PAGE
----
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Gap Between Championship And Lower Leagues To Widen

The Championship will get a big boost next season from a new television contract, but the gap between it and the lower divisions of the Football League will widen. This may revive talk of a two division Premiership with no or limited promotion to the lower leagues. A new contract will increase the broadcasting income of the Football League from £32m a year at present to £88m. Under a long-established formula, Championship clubs will receive 80 per cent of the extra money from BSkyB and the BBC, but League One and Two will receive only 12 per cent and 8 per cent respectively.

Pompey's New Stadium In Doubt

Portsmouth FC's ambition to move to a spectacular new waterside stadium could hit the rocks because of the club's need to include shops in the development. Bankers interested in financing the £100m scheme have told the club that there must be a significant retail element along the 36,000-seater ground and housing, or the necessary cash will not be available. With the credit crunch biting the club have changed their plans to include shops, a hotel and supermarket.

West Rules OK in Bundesliga

Not one side from the former East Germany (DDR) has won a Bundesliga title in the nineteen years since the fall of the Berlin Wall. It looks like the wait could go on for quite a while, as Energie Cottbus are the old East's sole representative in the top flight and even their position is under threat - they are currently bottom of the division. After reunification, the only DDR sides in a financial condition to join the top flight were Dinamo Dresden and Hansa Rostock.

More Uncertainties At Newcastle United

Long suffering Newcastle United fans face further uncertainties about the future of the club. Two American companies are said to be in the market to buy Newcastle. The usual broker in such deals, Keith Harris of Seymour Pierce, has described the potential purchasers as 'wealthy investment funds' and the 'people behind them [are] first-rate', but nothing is guaranteed. There have been suggestions that Ashley may be prepared to stay at the club, working in tandem with local businessmen.

Fiery AGM at Norwich City FC

Nearly 440 fans attended the annual general meeting of Norwich City FC and remarks made by Delia Smith attracted a subsequent clarification from would-be investor Peter Cullum. It emerged there was no money available for new transfers and Peter Cullum's potential takeover deal was dead in the water. The club has appointed Keith Harris of Seymour Pierce, the 'Mr Big' of football takeover deals, to try and find new investment. But this will not be an easy task, illustrating the dilemmas that clubs of the size of Norwich face despite their solid fan base and historical track record.

Liverpool Could Be Forced To Sell Players

Keith Harris, the chairman of investment bank Seymour Pierce, and a key intermediary in football takeovers, believes that the American owners of Liverpool could be forced to sell leading players if they are unable to pay off the club's £350m debt. Although George Gillett Jr and Tom Hicks have an option to extend the 25 January deadline for repaying the loan by six months, it is far from certain that an extension will be granted.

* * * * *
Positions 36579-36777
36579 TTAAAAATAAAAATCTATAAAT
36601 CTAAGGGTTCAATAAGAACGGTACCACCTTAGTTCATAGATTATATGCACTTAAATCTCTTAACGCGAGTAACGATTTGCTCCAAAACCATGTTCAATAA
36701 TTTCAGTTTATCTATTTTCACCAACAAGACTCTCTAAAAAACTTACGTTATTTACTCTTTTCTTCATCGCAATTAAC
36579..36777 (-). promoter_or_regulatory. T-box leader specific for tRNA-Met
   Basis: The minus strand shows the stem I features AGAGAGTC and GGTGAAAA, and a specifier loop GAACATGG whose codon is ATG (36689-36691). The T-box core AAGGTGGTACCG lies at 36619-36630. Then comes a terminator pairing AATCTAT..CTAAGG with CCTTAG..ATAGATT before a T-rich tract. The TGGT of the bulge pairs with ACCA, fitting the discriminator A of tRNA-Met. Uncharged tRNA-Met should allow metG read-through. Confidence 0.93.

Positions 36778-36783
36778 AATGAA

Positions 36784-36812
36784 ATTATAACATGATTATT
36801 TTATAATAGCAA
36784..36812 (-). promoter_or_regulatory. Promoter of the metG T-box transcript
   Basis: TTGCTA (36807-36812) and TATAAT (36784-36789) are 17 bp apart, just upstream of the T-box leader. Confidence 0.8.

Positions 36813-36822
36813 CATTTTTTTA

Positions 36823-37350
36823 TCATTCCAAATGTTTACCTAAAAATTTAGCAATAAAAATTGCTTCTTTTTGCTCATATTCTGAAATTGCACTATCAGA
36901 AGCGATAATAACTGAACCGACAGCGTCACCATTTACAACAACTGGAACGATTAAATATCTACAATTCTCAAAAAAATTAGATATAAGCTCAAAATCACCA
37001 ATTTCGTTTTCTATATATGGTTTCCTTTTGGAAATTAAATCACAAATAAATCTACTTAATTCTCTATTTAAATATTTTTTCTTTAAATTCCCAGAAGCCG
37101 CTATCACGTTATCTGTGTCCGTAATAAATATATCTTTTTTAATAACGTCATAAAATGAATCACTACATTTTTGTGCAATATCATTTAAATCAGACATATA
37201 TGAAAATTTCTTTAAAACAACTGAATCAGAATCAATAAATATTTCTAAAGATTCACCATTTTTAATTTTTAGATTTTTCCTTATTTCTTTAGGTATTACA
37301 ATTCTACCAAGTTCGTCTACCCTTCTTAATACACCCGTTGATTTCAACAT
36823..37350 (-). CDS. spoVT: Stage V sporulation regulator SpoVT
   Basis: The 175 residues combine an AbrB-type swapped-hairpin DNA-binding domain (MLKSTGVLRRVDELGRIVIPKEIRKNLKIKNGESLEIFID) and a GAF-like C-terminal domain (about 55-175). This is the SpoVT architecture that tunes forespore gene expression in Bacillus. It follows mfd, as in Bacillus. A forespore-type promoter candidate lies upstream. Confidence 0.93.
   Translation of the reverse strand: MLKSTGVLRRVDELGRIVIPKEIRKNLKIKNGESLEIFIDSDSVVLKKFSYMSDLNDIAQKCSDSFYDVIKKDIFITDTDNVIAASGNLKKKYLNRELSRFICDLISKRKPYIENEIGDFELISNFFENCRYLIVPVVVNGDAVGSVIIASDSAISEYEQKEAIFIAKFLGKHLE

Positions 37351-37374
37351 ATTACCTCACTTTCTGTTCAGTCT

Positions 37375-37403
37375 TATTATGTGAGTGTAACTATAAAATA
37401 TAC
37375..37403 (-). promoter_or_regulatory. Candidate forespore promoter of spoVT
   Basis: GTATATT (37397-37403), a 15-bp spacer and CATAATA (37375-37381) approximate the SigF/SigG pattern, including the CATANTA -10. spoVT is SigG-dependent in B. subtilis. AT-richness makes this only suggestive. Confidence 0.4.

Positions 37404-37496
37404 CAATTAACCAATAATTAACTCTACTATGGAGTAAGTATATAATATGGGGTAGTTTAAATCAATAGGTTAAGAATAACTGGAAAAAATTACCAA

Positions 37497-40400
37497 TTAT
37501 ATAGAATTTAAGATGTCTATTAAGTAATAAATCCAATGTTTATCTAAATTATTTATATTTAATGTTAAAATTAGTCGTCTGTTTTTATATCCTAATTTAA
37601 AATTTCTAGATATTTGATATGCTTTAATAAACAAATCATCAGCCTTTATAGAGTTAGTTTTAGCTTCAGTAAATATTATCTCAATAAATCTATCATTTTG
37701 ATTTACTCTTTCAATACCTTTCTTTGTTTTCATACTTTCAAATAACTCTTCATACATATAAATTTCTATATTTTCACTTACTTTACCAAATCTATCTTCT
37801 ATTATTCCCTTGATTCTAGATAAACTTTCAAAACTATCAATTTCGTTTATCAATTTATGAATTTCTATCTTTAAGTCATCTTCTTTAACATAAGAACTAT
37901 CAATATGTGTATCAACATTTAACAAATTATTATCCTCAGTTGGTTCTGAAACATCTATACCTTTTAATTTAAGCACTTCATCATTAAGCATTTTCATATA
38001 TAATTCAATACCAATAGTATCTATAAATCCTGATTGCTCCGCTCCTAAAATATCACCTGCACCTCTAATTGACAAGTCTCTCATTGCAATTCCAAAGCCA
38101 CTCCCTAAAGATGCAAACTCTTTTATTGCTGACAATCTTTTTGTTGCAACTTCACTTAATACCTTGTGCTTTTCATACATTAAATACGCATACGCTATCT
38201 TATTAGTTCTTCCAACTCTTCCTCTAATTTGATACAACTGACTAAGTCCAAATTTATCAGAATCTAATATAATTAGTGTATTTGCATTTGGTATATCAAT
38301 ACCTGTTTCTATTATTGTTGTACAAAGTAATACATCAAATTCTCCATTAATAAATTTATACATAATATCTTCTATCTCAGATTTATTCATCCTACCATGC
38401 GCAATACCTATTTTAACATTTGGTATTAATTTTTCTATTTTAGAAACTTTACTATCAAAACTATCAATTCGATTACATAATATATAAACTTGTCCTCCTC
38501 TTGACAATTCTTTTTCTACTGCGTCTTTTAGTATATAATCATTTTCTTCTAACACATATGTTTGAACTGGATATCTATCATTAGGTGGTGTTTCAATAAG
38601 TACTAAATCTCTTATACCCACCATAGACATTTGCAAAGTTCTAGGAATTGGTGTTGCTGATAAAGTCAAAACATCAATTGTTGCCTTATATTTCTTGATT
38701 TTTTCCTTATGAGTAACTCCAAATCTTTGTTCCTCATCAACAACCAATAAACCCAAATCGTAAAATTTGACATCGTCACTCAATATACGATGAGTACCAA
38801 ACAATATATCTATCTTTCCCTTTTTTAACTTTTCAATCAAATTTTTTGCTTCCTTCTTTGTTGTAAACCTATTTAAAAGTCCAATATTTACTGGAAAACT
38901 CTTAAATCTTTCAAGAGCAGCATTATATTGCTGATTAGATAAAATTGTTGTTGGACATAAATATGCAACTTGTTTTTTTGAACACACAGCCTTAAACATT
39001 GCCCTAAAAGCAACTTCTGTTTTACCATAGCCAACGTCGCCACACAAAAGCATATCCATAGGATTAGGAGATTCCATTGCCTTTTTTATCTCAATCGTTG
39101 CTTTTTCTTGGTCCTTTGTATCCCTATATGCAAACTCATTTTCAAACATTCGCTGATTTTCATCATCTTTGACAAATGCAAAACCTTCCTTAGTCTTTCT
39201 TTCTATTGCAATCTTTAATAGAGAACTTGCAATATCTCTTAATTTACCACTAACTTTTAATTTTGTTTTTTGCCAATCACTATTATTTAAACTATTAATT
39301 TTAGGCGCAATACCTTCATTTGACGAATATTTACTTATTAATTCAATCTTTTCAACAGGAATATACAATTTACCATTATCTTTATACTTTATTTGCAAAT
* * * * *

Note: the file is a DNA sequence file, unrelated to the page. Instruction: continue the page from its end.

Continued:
Promoted Teams Need Careful Business Strategies

Getting promoted to the Premiership can seem like a bonanza, but getting relegated can bring a cold dose of reality. Once the parachute payments run out, life becomes very difficult, as clubs like Leicester and Southampton have found. Recently we reported in depth on the prudent strategy being followed by Hull City. But what of the other two newly promoted teams? For Stoke City it's a long awaited return to the top flight, but West Bromwich Albion have the reputation of being a yo-yo team.

Setanta Seeks New Supremo As TV Rights Battle Looms

Setanta Sports is searching for a new chief executive of its British operations after the broadcaster fell foul of football fans for failing to sell highlights of England's win over Croatia to ITV. The broadcaster is also preparing to line up more cash from its shareholders, which include Goldman Sachs, to help to finance a bid to renew its Premiership television rights in the spring. Mark O'Meara, who was the chief operating officer running the British operation, has returned to his native Ireland where he will have a consultancy role.

Intermediary Says There Will Be More Gulf Sales

Amanda Staveley has emerged as a key figure in major deals with Britain and the Gulf States, recently facilitating the purchase of a 16 per cent stake in Barclays Bank for Abu Dhabi's Sheikh Mansour Bin Zayed Al Nahyan. That deal follows the sheikh's £210m purchase in September of Manchester City by means of Abu Dhabi United Group. Dubai's ruler, Sheikh Mohammed bin Rashid al-Maktoum, still harbours hopes she can purchase Liverpool for him.

Two U.S. Investors In For Magpies

Two US-based investors are left in the race to buy Newcastle United off Mike Ashley. Both of them are believed to already be involved in the management of sports franchises. Seymour Pierce who are acting as advisers on the sale of the club have confirmed that the original field of seven potential bidders has been whittled down to two. It is believed that Mike Ashley has scaled down his expectations of what he can get from the sale following recent financial turmoil.